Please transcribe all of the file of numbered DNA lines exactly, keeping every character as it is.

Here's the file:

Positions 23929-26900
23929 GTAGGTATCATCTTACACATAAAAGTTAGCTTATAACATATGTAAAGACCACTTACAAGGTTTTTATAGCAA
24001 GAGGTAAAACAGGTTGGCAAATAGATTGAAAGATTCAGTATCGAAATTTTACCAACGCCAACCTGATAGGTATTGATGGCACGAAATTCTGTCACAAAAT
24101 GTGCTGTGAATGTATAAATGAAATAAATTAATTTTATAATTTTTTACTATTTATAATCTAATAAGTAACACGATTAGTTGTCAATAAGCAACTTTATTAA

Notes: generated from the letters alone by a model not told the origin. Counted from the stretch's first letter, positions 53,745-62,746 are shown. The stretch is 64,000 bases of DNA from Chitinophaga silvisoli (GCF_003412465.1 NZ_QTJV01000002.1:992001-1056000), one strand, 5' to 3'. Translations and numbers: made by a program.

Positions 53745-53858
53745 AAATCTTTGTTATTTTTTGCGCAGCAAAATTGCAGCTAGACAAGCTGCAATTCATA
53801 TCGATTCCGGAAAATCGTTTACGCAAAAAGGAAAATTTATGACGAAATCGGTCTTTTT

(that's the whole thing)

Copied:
Positions 23929-26900
23929 GTAGGTATCATCTTACACATAAAAGTTAGCTTATAACATATGTAAAGACCACTTACAAGGTTTTTATAGCAA
24001 GAGGTAAAACAGGTTGGCAAATAGATTGAAAGATTCAGTATCGAAATTTTACCAACGCCAACCTGATAGGTATTGATGGCACGAAATTCTGTCACAAAAT
24101 GTGCTGTGAATGTATAAATGAAATAAATTAATTTTATAATTTTTTACTATTTATAATCTAATAAGTAACACGATTAGTTGTCAATAAGCAACTTTATTAA

Notes: generated from the letters alone by a model not told the origin. Counted from the stretch's first letter, positions 53,745-62,746 are shown. The stretch is 64,000 bases of DNA from Chitinophaga silvisoli (GCF_003412465.1 NZ_QTJV01000002.1:992001-1056000), one strand, 5' to 3'. Translations and numbers: made by a program.

Positions 53745-53858
53745 AAATCTTTGTTATTTTTTGCGCAGCAAAATTGCAGCTAGACAAGCTGCAATTCATA
53801 TCGATTCCGGAAAATCGTTTACGCAAAAAGGAAAATTTATGACGAAATCGGTCTTTTT